This song is often known by its first line, "Chestnuts roasting on an open fire," as "The Christmas Song" doesn't appear in the lyric.
Here's the story of how this song was written: Mel Torme and Bob Wells were songwriting partners, and used to take turns going over to each others' homes to write songs. One particularly hot July day, Mel drove over to Bob's house in Teluca Lake, California. When he got there he walked into the house, couldn't find Bob, but found a spiral notepad of paper with some words on it: "Chestnuts roasting on an open fire, Jack Frost nipping at your nose, Yuletide Carols being sung by a choir, folks dressed up like Eskimos." When Mel found Bob, he asked him, "What's this?" and Bob said, "It's so blistering hot here, and thought it would be fun to see if I could write something about a totally different season, the winter season, Christmas season, and see if I could mentally, virtually cool off." Mel said, "Not only have you also cooled me off, but I think you've got a song here!" And the duo wrote the rest of the song in about 35 minutes.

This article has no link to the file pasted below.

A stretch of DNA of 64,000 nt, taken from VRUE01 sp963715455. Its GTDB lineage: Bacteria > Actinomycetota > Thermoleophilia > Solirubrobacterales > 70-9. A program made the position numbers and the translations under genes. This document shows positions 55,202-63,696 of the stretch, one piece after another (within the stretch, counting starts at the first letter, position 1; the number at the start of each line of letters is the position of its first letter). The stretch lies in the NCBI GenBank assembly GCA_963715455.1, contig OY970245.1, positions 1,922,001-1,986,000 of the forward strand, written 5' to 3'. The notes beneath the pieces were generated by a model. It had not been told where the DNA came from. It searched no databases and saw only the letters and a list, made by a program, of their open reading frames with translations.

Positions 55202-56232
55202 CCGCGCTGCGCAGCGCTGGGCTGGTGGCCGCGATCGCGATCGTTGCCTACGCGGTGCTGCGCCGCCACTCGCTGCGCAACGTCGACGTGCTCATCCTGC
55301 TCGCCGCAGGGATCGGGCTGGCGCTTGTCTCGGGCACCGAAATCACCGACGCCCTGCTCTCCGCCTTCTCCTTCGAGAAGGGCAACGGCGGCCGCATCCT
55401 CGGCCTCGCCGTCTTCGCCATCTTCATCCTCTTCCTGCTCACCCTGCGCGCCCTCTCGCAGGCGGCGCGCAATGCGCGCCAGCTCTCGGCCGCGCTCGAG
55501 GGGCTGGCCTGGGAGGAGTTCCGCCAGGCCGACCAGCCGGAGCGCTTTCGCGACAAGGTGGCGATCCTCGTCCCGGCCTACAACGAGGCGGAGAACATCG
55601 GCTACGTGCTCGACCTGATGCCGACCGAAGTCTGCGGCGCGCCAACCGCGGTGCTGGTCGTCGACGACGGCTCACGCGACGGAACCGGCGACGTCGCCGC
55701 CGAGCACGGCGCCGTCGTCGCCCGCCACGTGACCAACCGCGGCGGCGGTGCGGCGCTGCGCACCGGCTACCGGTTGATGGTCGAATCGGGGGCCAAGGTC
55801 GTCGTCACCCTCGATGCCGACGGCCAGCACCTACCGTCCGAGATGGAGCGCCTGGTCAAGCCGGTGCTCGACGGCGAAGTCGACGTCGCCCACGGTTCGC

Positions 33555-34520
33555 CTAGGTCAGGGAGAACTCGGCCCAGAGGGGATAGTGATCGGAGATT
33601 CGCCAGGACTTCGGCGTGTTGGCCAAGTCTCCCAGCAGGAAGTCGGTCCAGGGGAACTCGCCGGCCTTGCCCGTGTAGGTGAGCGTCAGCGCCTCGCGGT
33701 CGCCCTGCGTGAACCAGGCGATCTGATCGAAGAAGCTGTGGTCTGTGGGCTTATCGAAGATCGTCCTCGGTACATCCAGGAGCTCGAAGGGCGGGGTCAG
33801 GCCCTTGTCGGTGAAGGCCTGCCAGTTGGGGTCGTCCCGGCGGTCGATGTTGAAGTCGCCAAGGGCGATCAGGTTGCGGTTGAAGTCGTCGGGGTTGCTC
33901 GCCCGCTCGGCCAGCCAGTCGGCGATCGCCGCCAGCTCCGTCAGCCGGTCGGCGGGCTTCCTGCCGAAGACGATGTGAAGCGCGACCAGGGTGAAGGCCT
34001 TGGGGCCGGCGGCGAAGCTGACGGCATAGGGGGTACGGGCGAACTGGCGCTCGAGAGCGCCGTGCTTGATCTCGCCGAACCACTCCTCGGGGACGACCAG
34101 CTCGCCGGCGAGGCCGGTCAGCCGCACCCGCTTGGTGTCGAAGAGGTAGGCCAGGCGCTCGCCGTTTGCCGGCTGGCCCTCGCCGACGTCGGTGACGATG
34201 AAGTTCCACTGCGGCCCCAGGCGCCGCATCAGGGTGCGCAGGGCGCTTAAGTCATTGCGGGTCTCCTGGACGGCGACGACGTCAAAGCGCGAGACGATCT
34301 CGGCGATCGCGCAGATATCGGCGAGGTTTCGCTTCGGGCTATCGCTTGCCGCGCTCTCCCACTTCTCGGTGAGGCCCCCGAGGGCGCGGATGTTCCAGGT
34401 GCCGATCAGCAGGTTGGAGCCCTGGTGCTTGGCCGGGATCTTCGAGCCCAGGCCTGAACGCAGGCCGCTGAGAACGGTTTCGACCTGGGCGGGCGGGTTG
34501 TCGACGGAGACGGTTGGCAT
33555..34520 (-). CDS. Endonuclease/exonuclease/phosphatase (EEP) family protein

Nat King Cole recorded this for the first time in 1946 with his group The Nat King Cole Trio. They were the big act on Columbia Records, who had them re-record the song with a string section - the first time the trio used strings on a record. The no-strings version was shelved (later released in 1989 on a Rhino compilation called <b>Billboard Greatest Christmas Hits 1935-1954</b>), and the strings version issued - it made #3 in the US and hung around the charts even after Christmas. Cole recorded it again in 1953 with Nelson Riddle, who was an ace arranger at Capitol famous for his sessions with Frank Sinatra. Capitol Records released it again in December of 1960 as part of Cole's Christmas album <b>The Magic of Christmas</b>. Cole recorded another version (this time in stereo) in 1961, and this one was issued as a single in 1962, making #65 in the US. In the UK, the song was released several times, reaching its peak chart position of #69 in 1991. The song became more popular than ever in the '00s, as radio stations in a variety of formats added it to their holiday playlists every year. In 2006, ASCAP announced that it was the most-played holiday song of the previous five years, and while many artists had recorded it, Cole's version was still by far the most popular. In 2011, ASCAP announced that the song was the third most played holiday song that year, behind "<a href="https://www.songfacts.com/facts/leroy-anderson/sleigh-ride">Sleigh Ride</a>" and "<a href="https://www.songfacts.com/facts/guy-lombardo-his-royal-canadians/winter-wonderland">Winter Wonderland</a>."
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